Ben Roethlisberger: A Changed Man, Trophy Number Seven in Sight for Number Seven

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Ben Roethlisberger: A Changed Man, Trophy Number Seven in Sight for Number Seven
Gregory Shamus/Getty Images

His season started on a sour note: as the NFL preseason wrapped up, Ben Roethlisberger was about to have a lot of free time on his hands.

He was going to have time to reflect on his actions over the last few years; his penchant for hard partying, his somewhat flippant attitude towards the world at large, his tendency to find himself embroiled in situations that could have - should have - been avoided, the disappointment that he had caused his fans, teammates, and family

Alternately vilified and defended, Roethlisberger was watching his public image take a  beating. His irresponsible behavior had resulted in not one, but two women leveling accusations of sexual abuse at him, and legions of fans were beginning to wonder if he was worth the accolades and praise they had previously lavished on him.

Financially he was taking a drubbing as well, with a four game suspension - and the associated salary loss that accompanied it - being handed down by NFL commissioner Roger Goodell as punishment for his violation of the league's personal conduct policy. In a letter to Roethlisberger concerning his off-field incidents, Goodell admonished him, saying "In your six years in the NFL, you have first thrilled and now disappointed a great many people. I urge you to take full advantage of this opportunity to get your life and your career back on track."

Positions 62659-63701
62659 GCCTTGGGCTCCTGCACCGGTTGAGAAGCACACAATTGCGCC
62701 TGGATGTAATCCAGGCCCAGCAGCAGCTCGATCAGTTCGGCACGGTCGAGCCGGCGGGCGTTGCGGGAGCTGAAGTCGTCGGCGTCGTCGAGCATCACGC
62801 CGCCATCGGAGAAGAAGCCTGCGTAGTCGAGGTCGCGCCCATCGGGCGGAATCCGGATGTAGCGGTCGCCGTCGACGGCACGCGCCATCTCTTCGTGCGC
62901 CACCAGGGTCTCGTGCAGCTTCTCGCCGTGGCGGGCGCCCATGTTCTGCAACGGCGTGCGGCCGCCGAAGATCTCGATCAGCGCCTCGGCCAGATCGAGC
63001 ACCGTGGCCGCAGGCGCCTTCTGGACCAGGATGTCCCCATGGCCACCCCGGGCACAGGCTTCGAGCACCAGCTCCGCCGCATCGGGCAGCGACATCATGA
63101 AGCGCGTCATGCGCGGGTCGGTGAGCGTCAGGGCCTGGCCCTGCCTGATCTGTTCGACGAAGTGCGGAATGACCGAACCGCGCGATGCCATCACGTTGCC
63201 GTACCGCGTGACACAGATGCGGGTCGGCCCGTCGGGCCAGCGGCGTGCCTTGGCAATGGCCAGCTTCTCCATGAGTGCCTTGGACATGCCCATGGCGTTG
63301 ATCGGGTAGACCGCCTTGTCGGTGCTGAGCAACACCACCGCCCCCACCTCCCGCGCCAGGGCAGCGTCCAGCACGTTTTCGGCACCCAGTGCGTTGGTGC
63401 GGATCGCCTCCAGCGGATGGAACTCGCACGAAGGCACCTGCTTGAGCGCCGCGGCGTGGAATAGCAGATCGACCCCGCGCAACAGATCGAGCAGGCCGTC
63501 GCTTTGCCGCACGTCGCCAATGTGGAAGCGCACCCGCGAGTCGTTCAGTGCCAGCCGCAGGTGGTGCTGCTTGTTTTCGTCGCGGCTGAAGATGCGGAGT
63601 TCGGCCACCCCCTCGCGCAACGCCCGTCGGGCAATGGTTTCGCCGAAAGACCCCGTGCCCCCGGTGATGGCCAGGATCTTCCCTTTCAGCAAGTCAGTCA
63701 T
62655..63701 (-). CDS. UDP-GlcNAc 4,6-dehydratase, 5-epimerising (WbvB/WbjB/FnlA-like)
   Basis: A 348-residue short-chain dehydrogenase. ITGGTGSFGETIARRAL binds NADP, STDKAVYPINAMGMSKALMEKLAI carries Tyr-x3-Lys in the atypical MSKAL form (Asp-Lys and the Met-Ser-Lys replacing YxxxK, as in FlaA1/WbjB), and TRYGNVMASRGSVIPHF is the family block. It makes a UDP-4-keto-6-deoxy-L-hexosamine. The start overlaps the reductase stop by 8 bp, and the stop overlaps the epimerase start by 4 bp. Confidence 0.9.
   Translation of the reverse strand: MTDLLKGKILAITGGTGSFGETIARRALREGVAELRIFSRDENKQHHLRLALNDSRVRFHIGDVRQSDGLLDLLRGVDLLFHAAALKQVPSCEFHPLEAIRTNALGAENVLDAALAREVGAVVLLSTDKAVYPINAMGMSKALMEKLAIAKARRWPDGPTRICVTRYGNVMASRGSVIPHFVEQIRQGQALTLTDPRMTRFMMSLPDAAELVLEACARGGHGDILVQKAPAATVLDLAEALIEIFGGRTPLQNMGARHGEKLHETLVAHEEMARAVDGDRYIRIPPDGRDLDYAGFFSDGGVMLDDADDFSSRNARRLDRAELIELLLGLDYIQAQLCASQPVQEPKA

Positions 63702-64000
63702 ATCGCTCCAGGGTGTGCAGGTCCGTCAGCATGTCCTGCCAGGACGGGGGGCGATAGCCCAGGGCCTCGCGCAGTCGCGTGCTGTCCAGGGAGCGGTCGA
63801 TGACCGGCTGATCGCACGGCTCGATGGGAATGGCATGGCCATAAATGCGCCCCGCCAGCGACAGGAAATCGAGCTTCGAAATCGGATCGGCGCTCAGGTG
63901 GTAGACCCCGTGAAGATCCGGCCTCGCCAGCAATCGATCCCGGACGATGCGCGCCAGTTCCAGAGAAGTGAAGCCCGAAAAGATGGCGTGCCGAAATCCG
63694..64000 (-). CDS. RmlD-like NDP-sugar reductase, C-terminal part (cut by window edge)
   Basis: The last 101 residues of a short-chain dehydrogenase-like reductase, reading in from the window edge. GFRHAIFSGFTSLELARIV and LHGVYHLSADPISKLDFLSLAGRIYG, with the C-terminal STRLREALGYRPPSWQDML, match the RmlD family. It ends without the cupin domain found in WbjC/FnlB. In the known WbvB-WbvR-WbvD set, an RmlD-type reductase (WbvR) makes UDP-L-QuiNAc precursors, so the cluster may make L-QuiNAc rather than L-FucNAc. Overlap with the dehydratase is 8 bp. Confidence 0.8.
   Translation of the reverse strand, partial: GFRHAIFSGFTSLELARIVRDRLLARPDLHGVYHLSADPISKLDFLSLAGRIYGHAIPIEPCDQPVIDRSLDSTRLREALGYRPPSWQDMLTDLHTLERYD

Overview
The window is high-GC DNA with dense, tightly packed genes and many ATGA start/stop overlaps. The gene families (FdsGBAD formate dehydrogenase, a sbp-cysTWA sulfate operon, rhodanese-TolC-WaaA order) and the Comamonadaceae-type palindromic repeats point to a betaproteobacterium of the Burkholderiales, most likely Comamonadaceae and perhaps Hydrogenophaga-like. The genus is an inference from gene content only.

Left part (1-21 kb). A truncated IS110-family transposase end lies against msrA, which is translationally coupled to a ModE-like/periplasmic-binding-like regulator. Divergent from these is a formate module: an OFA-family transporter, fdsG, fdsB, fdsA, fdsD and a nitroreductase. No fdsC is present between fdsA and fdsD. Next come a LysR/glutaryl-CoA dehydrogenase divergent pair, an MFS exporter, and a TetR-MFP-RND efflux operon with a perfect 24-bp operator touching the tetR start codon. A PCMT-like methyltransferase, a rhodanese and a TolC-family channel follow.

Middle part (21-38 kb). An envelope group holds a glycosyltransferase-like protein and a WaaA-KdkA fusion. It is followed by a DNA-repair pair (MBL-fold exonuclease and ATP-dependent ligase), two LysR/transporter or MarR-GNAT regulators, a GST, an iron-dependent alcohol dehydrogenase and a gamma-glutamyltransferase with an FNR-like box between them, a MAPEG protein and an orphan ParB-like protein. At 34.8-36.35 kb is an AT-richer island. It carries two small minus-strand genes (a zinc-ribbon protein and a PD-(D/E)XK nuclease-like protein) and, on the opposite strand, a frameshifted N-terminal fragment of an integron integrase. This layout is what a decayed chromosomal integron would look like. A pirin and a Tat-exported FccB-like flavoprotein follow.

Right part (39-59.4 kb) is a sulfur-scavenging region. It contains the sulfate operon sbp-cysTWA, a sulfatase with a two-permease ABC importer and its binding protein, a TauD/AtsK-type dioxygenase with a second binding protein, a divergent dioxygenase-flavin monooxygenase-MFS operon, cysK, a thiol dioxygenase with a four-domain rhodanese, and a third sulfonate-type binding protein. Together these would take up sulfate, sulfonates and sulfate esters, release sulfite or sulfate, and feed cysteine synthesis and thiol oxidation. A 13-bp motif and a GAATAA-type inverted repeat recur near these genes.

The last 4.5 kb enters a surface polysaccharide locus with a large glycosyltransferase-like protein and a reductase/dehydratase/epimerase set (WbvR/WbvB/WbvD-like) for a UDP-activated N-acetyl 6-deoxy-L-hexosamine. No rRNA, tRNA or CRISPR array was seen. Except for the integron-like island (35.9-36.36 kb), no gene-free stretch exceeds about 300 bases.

It is extremely telling that Goodell's letter referenced Big Ben getting his life back on track before his career.

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Even more telling was the Steelers owner, Art Rooney II, making a very public statement in support of the league's decision to suspend and evaluate his team's on-field leader, as well as reports that the Steelers were bandying Roethlisberger about on the market.

Quite a fall from grace for the team's two-time Super Bowl winning star quarterback.

Roethlisberger appeared to understand that he had put himself way out on a ledge; according to reports he broke down in a team meeting prior to the last game of the preseason.

As the regular season was about to begin under the untested leadership of third year quarterback Dennis Dixon, he had to wonder, was Dixon going to flounder? Or were the Pittsburgh Steelers skilled enough if the situation demanded - as it did with his suspension - to move on successfully without him?

More importantly, had he blown it? Had his lack of maturity cost him an opportunity that millions of young boys across the nation dreamed of?

Answering at least one of Ben's questions, Dixon - and after his injury veteran backup Charlie Batch -showed very quickly that yes, the Steelers just might have the skills necessary to do just fine, racking up a 3-1 record without no. 7 under center. 

Roethlisberger returned to the lineup in week five appearing at least publicly to be contrite, focused, and ready to move forward.